Posted June 19, 2013

Stanton’s milestone homer places him in historic company

Giancarlo Stanton, Miami Marlins
Giancarlo Stanton. Marlins

Giancarlo Stanton hit his 99th and 100th career home runs on Monday night in Arizona. (Christian Petersen/Getty Images)

Giancarlo Stanton is making up for lost time. Since returning from a six-week absence due to a hamstring strain, he’s homered four times in seven games, including two on Monday night against the Diamondbacks — the second of which won the game and carved him a small niche in the history books.

The Marlins were held hitless for the first five innings of Monday’s game by Arizona’s Patrick Corbin and fell behind 2-0. Juan Pierre broke up the no-hitter with one out in the sixth, and two batters later, Stanton clubbed a 394-foot homer to leftfield to tie the game — the only other hit Corbin surrendered over eight innings of strong work. With the score still knotted in the ninth, Stanton connected again off former teammate Heath Bell, this time bashing a 405-foot homer to rightfield:

The second home run was the 100th of his career, enabling Stanton to edge out Frank Robinson as the 10th-fastest player to the century mark by age (data from The Baseball Almanac):

Rk Player Team Age
1 Mel Ott Giants 22y 132d
2 Tony Conigliaro Red Sox 22y 197d
3 Eddie Mathews Braves 22y 292d
4 Alex Rodriguez Mariners 23y 016d
5 Andruw Jones Braves 23y 062d
6 Johnny Bench Reds 23y 161d
7 Albert Pujols Cardinals 23y 185d
8 Hank Aaron Braves 23y 191d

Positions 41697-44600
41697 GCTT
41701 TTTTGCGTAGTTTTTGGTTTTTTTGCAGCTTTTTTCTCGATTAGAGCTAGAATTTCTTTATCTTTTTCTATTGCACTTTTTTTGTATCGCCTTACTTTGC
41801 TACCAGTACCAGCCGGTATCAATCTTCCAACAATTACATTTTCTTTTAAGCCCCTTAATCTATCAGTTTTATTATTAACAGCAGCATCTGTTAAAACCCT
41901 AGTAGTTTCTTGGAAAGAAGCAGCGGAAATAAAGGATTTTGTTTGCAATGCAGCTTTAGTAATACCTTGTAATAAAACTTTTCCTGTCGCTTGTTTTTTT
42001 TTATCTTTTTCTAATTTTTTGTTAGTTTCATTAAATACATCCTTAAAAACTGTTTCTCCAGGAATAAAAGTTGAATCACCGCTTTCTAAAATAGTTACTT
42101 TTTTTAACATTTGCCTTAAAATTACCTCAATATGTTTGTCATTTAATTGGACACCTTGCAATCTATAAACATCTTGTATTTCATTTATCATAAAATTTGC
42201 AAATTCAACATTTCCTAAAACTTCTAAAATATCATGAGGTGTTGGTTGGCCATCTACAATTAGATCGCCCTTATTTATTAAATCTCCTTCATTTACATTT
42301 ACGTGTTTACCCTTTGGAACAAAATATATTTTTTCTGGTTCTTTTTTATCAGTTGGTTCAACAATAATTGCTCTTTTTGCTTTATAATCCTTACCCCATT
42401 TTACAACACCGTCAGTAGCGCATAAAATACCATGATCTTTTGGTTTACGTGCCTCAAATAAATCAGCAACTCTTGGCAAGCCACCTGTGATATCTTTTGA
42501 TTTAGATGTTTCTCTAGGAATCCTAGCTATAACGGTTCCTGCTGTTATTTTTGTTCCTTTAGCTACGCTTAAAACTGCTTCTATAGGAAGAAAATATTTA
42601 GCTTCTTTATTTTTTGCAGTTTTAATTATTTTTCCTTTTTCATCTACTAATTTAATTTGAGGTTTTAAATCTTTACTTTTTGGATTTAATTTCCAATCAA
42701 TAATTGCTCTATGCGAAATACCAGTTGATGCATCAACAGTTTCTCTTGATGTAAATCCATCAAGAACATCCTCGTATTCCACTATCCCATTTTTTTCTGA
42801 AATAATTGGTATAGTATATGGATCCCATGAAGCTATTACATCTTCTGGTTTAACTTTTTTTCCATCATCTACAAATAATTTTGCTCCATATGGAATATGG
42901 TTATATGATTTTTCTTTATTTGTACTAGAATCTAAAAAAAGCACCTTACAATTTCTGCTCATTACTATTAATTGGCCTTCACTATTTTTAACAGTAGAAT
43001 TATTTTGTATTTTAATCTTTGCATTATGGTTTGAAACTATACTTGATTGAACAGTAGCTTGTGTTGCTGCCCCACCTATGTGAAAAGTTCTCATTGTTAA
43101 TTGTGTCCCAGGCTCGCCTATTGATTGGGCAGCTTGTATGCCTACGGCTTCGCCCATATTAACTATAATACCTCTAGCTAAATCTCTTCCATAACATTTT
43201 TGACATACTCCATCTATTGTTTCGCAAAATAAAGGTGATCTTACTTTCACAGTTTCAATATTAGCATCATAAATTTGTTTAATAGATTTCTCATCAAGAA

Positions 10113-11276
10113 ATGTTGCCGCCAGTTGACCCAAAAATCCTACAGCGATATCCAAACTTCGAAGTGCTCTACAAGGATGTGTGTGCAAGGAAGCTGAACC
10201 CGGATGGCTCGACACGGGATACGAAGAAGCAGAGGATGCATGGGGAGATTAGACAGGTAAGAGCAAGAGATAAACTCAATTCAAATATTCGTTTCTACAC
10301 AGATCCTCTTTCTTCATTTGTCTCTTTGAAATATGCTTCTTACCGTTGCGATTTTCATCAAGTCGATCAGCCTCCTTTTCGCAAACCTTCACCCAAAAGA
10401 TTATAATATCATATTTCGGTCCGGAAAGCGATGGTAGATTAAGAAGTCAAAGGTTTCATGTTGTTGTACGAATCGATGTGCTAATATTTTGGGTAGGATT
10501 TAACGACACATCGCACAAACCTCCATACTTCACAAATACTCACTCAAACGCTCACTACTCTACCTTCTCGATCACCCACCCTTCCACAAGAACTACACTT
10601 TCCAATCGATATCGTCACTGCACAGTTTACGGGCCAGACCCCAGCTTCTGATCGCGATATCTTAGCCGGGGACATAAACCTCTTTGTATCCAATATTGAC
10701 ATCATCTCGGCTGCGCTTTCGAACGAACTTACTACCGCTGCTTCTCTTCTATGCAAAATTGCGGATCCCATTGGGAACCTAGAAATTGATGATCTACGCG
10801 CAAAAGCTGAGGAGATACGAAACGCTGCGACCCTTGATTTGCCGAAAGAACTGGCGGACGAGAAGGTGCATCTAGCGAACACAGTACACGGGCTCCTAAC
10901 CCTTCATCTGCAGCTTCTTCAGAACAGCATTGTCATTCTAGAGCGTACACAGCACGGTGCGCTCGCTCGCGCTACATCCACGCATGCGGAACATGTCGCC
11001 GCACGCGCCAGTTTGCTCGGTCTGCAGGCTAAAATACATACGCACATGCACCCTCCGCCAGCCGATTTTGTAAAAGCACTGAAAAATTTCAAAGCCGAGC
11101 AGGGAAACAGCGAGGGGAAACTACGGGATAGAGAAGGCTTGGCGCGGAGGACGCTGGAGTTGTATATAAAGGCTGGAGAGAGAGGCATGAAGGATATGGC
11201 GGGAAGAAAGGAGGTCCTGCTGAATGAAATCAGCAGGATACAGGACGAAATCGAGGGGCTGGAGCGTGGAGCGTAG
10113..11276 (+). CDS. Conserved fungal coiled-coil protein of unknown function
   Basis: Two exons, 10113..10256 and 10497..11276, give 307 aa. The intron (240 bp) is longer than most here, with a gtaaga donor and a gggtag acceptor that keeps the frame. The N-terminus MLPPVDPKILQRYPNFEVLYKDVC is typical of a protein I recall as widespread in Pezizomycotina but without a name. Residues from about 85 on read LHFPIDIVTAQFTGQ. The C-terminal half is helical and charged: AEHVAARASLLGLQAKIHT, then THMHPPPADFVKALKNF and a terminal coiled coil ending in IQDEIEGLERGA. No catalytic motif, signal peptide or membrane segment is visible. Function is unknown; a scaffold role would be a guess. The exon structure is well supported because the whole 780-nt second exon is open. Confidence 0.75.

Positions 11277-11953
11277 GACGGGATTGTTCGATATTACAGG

9 Ken Griffey, Jr. Mariners 23y 206d
10 Giancarlo Stanton Marlins 23y 228d
11 Frank Robinson Reds 23y 230d

That’s not too shabby considering his time missed not only this year but last year as well, when he lost a month to in-season knee surgery. Accounting for lost time, Stanton’s 100th homer came in his 400th game played, which ties Ryan Braun for the eighth-fastest on that scale:

Rk  Player  Team Games to 100
1 Ryan Howard Phillies 325
2 Ralph Kiner Pirates 385
3T Chuck Klein Phillies 390
Bob Horner Braves 390
5 Mark McGwire Athletics 393
6 Joe DiMaggio Yankees 395
7 Eddie Mathews Braves 397
8T Ryan Braun Brewers 400
Giancarlo Stanton Marlins 400
10T Willie Mays Giants 415
Albert Pujols Cardinals 415

Stanton’s in the company of five Hall of Famers on each list, not to mention several other players likely to wind up there. After climbing to 11th in homers through his age-22 season, he needs 16 to tie Jones and Jimmie Foxx for 10th in homers through an age-23 season, and 21 to tie Mickey Mantle and Juan Gonzalez for eighth; Mathews and Ott are tied for first at 153.

Back to the here and now, Stanton has collected hits in all seven games since coming off the DL and he’s hitting a blistering .393/.433/.929 in 30 plate appearances. The Marlins are 4-3 over that span while scoring 4.14 runs per game, a vast improvement over the shape of things without him. While they still have the league’s worst offense (3.13 runs per game) and worst record (22-47), their .318 winning percentage is now safely ahead of the 1962 Mets’ .250 mark. Historically significant slugger + historically awful team = garden-variety awful team, if you’re scoring at home.

1 comments
Michael10
Michael10

McGwire's first 393 games were with Oakland, not St. Louis...